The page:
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  • Public law
  • 12-04-2017

Published today, and sparking a great deal of public interest, was the Opinion of Dutch Council of State’s Advocate-General Keus on gathering evidence in cases involving administrative fines.

In the Opinion, the A-G analyses and answers eight specific questions about the law of evidence as it applies to administrative fines.

The two most significant conclusions are:

  1. Someone who is heard in connection with the intention of imposing a punitive sanction on him must always be advised of his right to remain silent. This does not apply to persons who will be heard as witnesses, unless the hearing ‘changes colour’. As soon as the hearing ‘changes colour’, the witness must be advised of his right to remain silent before the hearing can proceed.

  2. The administrative body and administrative-law judge must always take into account – but need not attach decisive importance to – potentially exculpatory statements which a person to be fined submits in the course of the proceedings.

What happened? This Opinion was rendered in two cases involving high administrative fines (Dutch Foreign Nationals (Employment) Act) that the Dutch Minister of Social Affairs and Employment (‘SZW’) imposed on two companies. These companies disagreed with the fines and appealed them to the Rotterdam District Court, which held that the Minister of SZW had correctly imposed the fines. The companies then appealed these decisions to the Administrative Law Division of the Council of State. The two companies asserted that the SZW Inspectorate (regulatory authority) had not performed a careful investigation, such that certain evidence should not have been taken into account in from the Minister’s decision to impose the potential fine. The Minister was also accused of having wrongfully omitted exculpatory evidence from the fine report. The position of the two companies is that there was insufficient evidence of the violations and that the Minister’s imposition of the fines was unjustified.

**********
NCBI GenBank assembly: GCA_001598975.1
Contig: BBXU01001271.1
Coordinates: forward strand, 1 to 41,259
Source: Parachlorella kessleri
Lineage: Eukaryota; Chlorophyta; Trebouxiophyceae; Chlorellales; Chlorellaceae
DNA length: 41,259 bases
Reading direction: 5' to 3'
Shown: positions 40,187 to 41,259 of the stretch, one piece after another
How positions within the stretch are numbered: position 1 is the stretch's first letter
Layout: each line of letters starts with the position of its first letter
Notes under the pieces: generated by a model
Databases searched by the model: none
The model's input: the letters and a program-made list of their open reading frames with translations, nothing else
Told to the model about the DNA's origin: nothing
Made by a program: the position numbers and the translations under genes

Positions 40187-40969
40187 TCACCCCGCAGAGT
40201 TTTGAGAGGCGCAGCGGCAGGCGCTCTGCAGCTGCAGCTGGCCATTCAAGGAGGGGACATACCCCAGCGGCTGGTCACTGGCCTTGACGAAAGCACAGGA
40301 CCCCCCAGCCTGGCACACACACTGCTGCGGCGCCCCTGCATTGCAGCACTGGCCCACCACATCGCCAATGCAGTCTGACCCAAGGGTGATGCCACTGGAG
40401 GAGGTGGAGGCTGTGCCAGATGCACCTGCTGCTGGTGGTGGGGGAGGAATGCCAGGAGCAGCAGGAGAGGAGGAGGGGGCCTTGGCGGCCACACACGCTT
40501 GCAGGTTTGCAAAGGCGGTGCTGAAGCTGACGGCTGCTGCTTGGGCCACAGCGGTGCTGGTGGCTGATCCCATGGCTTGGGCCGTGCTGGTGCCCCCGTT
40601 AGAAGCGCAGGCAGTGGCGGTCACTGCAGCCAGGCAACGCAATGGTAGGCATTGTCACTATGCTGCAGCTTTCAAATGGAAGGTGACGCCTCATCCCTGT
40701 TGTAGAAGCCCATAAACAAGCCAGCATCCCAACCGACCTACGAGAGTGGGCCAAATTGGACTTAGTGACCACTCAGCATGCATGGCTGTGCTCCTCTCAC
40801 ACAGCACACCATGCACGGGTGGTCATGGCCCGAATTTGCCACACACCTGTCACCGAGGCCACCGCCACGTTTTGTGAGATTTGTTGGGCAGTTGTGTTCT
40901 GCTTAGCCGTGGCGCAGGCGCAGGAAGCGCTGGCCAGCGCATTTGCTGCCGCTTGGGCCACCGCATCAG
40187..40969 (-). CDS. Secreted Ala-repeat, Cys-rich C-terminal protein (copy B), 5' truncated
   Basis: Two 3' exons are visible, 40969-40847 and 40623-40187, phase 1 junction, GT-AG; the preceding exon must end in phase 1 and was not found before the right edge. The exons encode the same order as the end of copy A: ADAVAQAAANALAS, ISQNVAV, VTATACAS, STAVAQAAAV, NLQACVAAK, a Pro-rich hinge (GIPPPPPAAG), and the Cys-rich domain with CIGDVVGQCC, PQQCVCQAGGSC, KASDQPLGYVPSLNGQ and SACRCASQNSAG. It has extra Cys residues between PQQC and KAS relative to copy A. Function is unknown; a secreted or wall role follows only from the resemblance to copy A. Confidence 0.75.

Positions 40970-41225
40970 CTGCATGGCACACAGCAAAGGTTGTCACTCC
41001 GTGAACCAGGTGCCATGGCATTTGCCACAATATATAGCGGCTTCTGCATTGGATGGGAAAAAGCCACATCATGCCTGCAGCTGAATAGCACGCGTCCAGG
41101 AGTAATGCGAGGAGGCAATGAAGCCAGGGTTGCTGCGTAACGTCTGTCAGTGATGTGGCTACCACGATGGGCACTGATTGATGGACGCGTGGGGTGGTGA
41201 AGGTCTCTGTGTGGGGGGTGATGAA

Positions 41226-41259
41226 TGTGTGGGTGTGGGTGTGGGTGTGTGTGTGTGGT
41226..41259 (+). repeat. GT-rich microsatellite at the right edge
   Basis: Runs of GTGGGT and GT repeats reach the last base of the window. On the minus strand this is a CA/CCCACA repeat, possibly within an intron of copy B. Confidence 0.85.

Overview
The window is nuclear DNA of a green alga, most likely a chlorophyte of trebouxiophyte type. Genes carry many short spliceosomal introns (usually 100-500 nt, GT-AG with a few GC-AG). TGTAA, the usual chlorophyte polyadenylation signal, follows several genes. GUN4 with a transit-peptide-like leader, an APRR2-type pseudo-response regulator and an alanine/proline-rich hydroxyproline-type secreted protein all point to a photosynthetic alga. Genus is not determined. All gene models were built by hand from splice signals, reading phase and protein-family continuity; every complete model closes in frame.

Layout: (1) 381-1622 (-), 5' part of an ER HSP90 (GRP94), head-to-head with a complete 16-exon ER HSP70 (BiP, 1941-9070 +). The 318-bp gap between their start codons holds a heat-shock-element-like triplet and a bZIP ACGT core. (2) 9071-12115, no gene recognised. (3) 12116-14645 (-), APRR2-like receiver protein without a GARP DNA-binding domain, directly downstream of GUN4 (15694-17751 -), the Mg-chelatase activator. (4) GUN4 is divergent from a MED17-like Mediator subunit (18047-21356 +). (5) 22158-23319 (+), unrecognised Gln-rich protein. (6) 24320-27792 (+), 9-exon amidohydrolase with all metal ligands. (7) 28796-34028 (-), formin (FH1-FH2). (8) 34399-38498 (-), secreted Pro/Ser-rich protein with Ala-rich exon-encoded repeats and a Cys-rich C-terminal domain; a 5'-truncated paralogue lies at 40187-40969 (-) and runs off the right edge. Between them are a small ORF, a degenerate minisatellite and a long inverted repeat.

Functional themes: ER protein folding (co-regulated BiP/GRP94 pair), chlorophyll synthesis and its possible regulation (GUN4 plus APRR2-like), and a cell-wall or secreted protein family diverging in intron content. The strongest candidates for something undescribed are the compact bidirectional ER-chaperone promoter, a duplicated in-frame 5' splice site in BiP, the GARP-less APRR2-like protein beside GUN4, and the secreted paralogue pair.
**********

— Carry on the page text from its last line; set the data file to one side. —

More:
In November 2016, the president of the Administrative Law Division requested the A-G of the Council of State to investigate what safeguards must be observed when dealing with the law of evidence as it applies to administrative fines. The A-G was requested to devote particular attention to the safeguards that should apply when submitting statements to the regulatory authority, to official reports and to the question of how exculpatory proof submitted at later stages of proceedings must be dealt with.

Eight specific questions were posed to the A-G regarding these issues. These concerned the procedural requirements and various possible defects that had been observed relating to: a) the obligation to use a sworn and/or telephonic interpreter; b) the consequences of not signing the official report; c) advising the individual of his right to remain silent; d) recording the statement in the official report; e) the fine report; f) exculpatory evidence and statements; g) gathering evidence after the conclusion of an investigation; and h) permissibility of the administrative loop. The A-G dealt with all eight questions.

The Opinion must also be read in the light of the – unsolicited – advisory report from the Advisory Division of the Council of State of 13 July 2015, which requested that attention be devoted to legal protection in relation to administrative fines. In this advisory report, the Advisory Division also devoted exhaustive attention to the still relatively underdeveloped law of evidence as it applies to administrative fines. It will be interesting to see how the Administrative Law Division of the Council of State applies the Opinion in the two cases in question. The Opinion in any case offers a transparent addition to the still underdeveloped law of evidence in punitive administrative law.

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